Regional peer exchange in Anglophone Africa
In July 2022, Anglophone African countries implementing the Opening Extractives programme – comprising Ghana, Liberia, Nigeria, and Zambia – convened in Accra for a three-day regional peer exchange programme. As the four countries are at different stages of beneficial ownership transparency implementation, the event was an opportunity to promote learning on successes, risks, and challenges of beneficial ownership disclosures to date.
The progress with beneficial ownership implementation in the region is commendable among the four countries. All have a legislative framework for beneficial ownership. While Ghana and Zambia collect data and upload it to their respective portals for access at a small fee, Nigeria provides free access to beneficial ownership data information through its online portal. In Liberia, a beneficial ownership portal is being developed, and the government aims to launch a pilot in the first half of 2023.
Nonetheless, stakeholders agree that more can be done to increase the technical capacity of staff of implementing agencies to better support sustainable beneficial ownership reforms.
The peer exchange created a platform for governments to interact and share emerging good practices from their beneficial ownership transparency journey and for the programme to deliver sessions tailored to enhancing the technical capacity of participating government agencies. Senior representatives from the corporate registries, financial intelligence units, tax authorities, extractive regulators, and the Extractive Industries Transparency Initiative (EITI) across the four countries were present. Participants were keen to discuss challenges on running public and free registers, the costs and sustainability of registers, and data verification.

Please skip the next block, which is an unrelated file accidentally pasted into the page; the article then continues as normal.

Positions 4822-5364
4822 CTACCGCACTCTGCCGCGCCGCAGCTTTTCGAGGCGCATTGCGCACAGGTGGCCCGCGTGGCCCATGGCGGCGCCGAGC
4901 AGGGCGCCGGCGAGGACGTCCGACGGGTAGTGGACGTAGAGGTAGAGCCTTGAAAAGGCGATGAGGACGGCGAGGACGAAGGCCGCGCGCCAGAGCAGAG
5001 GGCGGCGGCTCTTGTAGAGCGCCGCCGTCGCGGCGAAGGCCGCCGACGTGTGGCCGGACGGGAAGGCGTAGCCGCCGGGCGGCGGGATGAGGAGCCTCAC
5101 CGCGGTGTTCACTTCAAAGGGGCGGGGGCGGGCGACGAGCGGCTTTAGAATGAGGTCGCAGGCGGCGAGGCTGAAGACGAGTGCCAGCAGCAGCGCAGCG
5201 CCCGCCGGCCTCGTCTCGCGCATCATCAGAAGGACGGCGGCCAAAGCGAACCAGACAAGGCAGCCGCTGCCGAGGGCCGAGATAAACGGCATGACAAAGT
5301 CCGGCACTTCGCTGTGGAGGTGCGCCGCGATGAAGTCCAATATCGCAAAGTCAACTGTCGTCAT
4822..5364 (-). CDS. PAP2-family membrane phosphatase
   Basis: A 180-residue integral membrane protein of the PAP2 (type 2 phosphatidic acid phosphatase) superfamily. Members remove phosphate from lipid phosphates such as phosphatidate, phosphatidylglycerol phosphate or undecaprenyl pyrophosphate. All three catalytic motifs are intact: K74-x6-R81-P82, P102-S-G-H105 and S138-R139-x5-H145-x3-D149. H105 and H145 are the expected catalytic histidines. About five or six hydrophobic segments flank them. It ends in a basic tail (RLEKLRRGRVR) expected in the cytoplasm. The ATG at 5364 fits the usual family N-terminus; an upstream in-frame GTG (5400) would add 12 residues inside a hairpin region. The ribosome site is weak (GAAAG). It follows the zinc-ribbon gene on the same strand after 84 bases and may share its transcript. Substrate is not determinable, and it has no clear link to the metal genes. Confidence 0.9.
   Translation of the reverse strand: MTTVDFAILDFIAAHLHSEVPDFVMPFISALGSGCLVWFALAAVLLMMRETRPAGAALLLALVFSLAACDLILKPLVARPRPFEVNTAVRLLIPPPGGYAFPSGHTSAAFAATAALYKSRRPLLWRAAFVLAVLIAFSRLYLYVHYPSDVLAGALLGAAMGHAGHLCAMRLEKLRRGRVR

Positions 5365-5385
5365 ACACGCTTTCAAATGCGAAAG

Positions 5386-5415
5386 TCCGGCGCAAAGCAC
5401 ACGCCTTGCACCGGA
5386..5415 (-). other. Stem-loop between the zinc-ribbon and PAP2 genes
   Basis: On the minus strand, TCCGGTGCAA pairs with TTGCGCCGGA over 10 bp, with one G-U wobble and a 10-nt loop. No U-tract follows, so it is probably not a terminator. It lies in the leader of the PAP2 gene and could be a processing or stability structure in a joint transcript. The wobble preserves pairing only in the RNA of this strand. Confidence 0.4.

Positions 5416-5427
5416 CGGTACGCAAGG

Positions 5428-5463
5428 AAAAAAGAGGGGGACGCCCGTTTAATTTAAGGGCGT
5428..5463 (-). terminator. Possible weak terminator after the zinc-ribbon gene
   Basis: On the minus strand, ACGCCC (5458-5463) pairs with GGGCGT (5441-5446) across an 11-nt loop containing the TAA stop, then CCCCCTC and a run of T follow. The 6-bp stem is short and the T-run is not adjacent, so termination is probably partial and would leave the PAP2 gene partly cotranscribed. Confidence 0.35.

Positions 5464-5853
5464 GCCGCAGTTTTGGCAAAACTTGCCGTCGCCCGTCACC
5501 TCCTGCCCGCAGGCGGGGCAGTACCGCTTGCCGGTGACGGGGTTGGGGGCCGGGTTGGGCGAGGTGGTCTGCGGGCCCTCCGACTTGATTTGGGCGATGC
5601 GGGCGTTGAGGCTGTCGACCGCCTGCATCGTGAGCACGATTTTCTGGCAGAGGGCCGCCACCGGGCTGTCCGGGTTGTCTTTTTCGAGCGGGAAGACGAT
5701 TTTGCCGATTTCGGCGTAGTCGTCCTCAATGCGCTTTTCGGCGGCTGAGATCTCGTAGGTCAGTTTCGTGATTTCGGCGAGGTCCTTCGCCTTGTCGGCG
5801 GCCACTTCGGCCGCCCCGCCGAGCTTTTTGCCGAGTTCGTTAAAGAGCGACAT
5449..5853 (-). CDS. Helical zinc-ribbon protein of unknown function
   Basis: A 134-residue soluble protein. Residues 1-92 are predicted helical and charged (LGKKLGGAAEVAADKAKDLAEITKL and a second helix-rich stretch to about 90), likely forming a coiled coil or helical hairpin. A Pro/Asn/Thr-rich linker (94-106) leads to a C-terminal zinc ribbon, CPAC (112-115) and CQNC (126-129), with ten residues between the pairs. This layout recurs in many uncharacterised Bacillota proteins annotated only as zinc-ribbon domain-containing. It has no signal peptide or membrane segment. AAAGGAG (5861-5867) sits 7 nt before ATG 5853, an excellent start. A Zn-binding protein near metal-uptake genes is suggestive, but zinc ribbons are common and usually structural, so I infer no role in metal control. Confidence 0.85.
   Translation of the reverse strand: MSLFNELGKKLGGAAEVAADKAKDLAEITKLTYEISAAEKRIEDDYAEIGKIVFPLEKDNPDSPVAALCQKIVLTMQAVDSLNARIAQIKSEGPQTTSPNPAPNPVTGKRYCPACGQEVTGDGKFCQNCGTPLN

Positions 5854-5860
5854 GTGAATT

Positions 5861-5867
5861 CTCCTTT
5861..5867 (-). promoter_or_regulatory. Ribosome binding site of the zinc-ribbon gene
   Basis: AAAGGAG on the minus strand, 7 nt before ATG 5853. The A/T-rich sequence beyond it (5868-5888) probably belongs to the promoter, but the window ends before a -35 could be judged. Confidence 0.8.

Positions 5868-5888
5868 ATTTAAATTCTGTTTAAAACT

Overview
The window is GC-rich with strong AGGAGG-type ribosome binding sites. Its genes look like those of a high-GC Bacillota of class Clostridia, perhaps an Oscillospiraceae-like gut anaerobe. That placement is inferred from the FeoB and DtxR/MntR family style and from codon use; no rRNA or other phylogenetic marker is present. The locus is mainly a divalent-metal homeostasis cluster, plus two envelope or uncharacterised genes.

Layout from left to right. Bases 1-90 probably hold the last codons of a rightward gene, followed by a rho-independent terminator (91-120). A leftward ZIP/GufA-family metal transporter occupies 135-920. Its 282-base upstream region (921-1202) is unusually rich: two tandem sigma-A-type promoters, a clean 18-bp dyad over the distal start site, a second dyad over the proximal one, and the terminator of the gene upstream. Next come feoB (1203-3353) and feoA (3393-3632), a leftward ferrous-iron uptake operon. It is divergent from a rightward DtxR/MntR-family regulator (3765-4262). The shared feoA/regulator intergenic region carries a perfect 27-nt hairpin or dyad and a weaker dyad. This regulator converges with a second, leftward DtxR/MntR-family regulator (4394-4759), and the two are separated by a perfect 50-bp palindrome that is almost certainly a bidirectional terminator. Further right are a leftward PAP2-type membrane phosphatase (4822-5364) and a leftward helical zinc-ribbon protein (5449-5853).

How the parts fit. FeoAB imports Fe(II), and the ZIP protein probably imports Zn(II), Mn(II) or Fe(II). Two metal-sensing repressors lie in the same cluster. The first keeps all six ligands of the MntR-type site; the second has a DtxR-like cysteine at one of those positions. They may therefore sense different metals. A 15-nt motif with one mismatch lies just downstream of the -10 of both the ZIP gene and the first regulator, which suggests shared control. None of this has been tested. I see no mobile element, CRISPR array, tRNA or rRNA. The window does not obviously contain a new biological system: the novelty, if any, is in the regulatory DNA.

The Registrar General of the corporate registries in Ghana – Madam Jemima Oware, Nigeria – Alhaji Abubakar Garba, Zambia – Mr Wilson Banda and other representatives from key implementing agencies e.g. Financial Intelligence Unit, EITI national secretariats and Extractive Regulators were in attendance.
Participants shared challenges, success and opportunities around implementation of beneficial ownership reforms, and took part in technical sessions on dealing with the peculiarities of state-owned entities and publicly listed companies, as well as on adopting effective methods of verification. They also exchanged knowledge on company declaration forms. Inspired by Ghana’s example, Nigeria’s Registrar General of the Corporate Affairs Commission committed to include more specific disclosure requirements for state-owned entities and publicly listed companies.
“Learning from others honestly was eye opening. To see that your struggles and challenges are shared. The approach was participatory and very practical and we should continue to have more of such interactions. Additional peer to peer for operational staff would be helpful as they are the ones that have first encountered challenges regarding BO declarations.” – Event participant
Ghana’s Registrar General’s Department, now the Office of the Registrar of Companies (ORC), has made commendable strides in establishing a legislative and regulatory framework to enable the collection of high quality data. Since the creation of relevant beneficial ownership reporting obligations in the 2019 Companies Act and the launch of the register in 2020, the ORC has been increasingly receiving declarations from companies. A local Opening Extractives consultant in Ghana and the OE team delivered targeted capacity building workshops for 60 staff of Ghana’s Office of the Registrar of Companies from various departments, including legal, compliance, and information and technology.